The mystery of healing never ceases to be less mysterious, yet it becomes more tangible, more capacious as I move through the spaces opening and closing between I and other. I open my body to its form and commit to assembling it with new stories whilst honouring my inheritance. I decide to grow towards wholeness, the way flowers leap towards the sun.


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I Need to Tell You About My Mother

I need to tell you something. 

I need to tell you that my mother isn’t ugly. 

I was always told that she was. Nobody said it out loud. No one threw fruit, broke mirrors, or howled at the moon when she passed. The u-word was never spoken directly to her face or mine. But when people spoke about her, it was obvious. They talked about her hair, her skin, her size, her face as though they were all somehow wrong. The things she was born with—the hair from her scalp, the color of her skin, the size of her thighs and stomach, her tiny smile—these were all deficiencies. They were lazy, unkempt, unwanted, even when she took good care of them. 

Nobody ever spoke to my mother softly. Nobody asked her if she was alright. Nobody made sure she was safe. Nobody went with her to the store late at night or plumped her pillows when she returned. Nobody treated her like she was precious. I never saw anyone take care of my mother. I never heard anyone call my mother “pretty.” But I did hear people tell me that I looked just like her.  

 

I was about 13, and my father and his mother found an old picture of my mother. We don’t have many. My mother grew up poor and has always hated taking pictures. This is the only picture I remember of my mother before she was my mother, when she was a teenager, before she even knew she wanted to be a mother, before she realized she didn’t want to be one after it was already too late. It’s her senior picture, and in it she has a short afro, a close-lipped smile and a hopeful face. She’s in three-quarter profile to the camera, and you can see the regularity of her features, the mediumness of them. I inherited this. Our noses, lips, and eyes are not big but not small. Her hair is kinky. (Mine is, too.) Her eyelashes are short. (Mine are not.) Her skin is clear and brown and she looks, at 17, much the same way that she did at 25 and 38 and even at 52—the last time we spoke. I also have changed very little over the years between becoming an adult and maintaining adulthood. In the picture, my mother is a girl on the cusp of a very onerous womanhood. My father and his own mother looked at the picture, the sole happy memory of my mother’s girlhood displayed proudly on the fridge after being sent from an aunt back East, and said, “Well, at least she got a little better with age.”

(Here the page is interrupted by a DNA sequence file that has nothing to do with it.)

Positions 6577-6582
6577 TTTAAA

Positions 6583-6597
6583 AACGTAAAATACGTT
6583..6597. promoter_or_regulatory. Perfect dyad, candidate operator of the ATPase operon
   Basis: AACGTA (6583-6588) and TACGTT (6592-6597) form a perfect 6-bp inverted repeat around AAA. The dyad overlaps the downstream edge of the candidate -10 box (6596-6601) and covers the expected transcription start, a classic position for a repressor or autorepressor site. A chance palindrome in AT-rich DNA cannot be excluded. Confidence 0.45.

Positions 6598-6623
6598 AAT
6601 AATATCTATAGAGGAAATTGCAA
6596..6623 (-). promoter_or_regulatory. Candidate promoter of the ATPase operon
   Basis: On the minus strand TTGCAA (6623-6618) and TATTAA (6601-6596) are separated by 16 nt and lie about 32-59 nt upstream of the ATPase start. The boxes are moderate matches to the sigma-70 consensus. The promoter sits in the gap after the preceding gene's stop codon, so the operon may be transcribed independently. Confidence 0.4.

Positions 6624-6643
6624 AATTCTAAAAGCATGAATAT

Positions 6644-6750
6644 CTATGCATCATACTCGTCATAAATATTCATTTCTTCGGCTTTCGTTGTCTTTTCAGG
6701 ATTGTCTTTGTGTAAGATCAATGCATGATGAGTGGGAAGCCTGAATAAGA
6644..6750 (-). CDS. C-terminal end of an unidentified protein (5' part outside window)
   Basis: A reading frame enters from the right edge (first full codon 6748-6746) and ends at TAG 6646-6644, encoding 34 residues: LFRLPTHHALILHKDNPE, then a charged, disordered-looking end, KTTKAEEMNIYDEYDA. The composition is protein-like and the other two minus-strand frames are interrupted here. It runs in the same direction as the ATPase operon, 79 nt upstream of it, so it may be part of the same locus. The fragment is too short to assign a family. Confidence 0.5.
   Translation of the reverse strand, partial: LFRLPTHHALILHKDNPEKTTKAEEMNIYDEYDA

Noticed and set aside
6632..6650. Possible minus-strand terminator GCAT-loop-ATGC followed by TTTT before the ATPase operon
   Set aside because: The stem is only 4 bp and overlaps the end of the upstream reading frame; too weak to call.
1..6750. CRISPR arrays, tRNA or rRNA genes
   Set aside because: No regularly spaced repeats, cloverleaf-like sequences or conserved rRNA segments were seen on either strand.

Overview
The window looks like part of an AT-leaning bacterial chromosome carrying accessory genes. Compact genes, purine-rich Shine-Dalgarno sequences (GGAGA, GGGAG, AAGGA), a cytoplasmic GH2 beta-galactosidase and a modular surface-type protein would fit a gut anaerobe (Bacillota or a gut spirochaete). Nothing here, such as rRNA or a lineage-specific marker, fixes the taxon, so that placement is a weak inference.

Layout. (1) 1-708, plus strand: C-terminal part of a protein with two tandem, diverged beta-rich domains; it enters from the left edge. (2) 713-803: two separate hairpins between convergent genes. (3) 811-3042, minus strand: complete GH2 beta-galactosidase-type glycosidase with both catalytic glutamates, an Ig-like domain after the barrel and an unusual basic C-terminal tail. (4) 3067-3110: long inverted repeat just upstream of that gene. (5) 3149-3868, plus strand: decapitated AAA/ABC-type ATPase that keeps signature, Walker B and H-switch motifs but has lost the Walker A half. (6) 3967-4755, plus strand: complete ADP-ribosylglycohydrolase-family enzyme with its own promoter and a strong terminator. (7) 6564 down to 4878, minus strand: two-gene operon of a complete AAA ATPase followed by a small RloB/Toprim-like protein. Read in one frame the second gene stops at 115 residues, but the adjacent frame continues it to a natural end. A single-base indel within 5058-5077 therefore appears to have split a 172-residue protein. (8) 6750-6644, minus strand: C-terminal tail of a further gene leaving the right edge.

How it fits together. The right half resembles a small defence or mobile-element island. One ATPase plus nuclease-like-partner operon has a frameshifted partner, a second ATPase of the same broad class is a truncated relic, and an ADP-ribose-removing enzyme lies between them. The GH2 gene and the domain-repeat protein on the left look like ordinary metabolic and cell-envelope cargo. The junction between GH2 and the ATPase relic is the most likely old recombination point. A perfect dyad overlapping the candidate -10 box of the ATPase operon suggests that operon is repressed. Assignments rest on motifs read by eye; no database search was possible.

The picture disappeared soon after. I think my mother overheard. 

I don’t remember my reaction. Maybe I gasped, maybe I laughed, maybe just shifted uncomfortably where I sat at the kitchen table doing homework while they decided my mother’s whole value with their eyes. I must have done something to draw notice to myself because my dad looked over and suddenly said, “Whew, you look just like your mother when you make that face.”

The backhanded compliments were constant, not only from family but from friends, church members, and colleagues. There was always the implication that if my mother fixed herself up or did something about herself she would suddenly become more acceptable, more presentable, more lovable. It was clear that if she just tried harder to destroy herself, she would be beautiful at last.

So, she tried. She tried hard, but it was never quite right. She straightened her hair, curled it, burned it all off, wore wigs, wore braids. She spent money on Mary Kay, Fashion Fair, Black Opal. She painted her face on when she went out and washed it off in the sink every night, tired. She stretched her eye makeup too far past the expiration date and got a stye over her eye that none of her children said anything about for a week, scared of drawing her temper. When I finally mentioned it, she snarled at me for not loving her enough to notice, but she went to the doctor the next day. She dieted obsessively, worked out in her office gym, subjected us all to fad health foods and strange ingredients. I once saw her cry and pray for forgiveness over a yogurt that she’d decided to eat after a three-day fast. It was the only thing she’d eaten for days, and she’d just been on the phone with someone crowing over how “victorious” she felt, how “triumphant” she was over the enemy who prowled and attacked in the form of fat and salt and sugar.  I sat at the table, doing my homework, and she stood over the sink, looking at a tiny pot of Dannon like it was the apple Eve ate. I said nothing to her as I watched. She spoke only to God, then bound Satan as he tempted her in the form of a strawberry yogurt before she ate him up. She stayed fat. There was nothing wrong with her fat body. It bore and raised five children. It’s still out there somewhere now, existing healthily on its way into its 6th decade.

 

I can see the question forming in all of you reading this. So, did you struggle with your looks? Did you try hard not to look like your mother? Were you ashamed of being seen with her? Were you scarred by the comparisons?

No. I never thought my mother was ugly. I never minded looking like her. My mother isn’t ugly. She’s just Black, and a woman.

She has the unambiguous skin, eyes, and hair of a Black woman. There was nothing abnormal about her body (and even if there was, so what?). She just didn’t naturally perform beauty in a way that was culturally comfortable. As a result, her beauty was not obligatory, purchasable, or immediate. My mother is beautiful in a way that cannot be acquired, and therefore is not often recognized. She suffered for it, but I never agreed with those who tried to steal it from her with their words.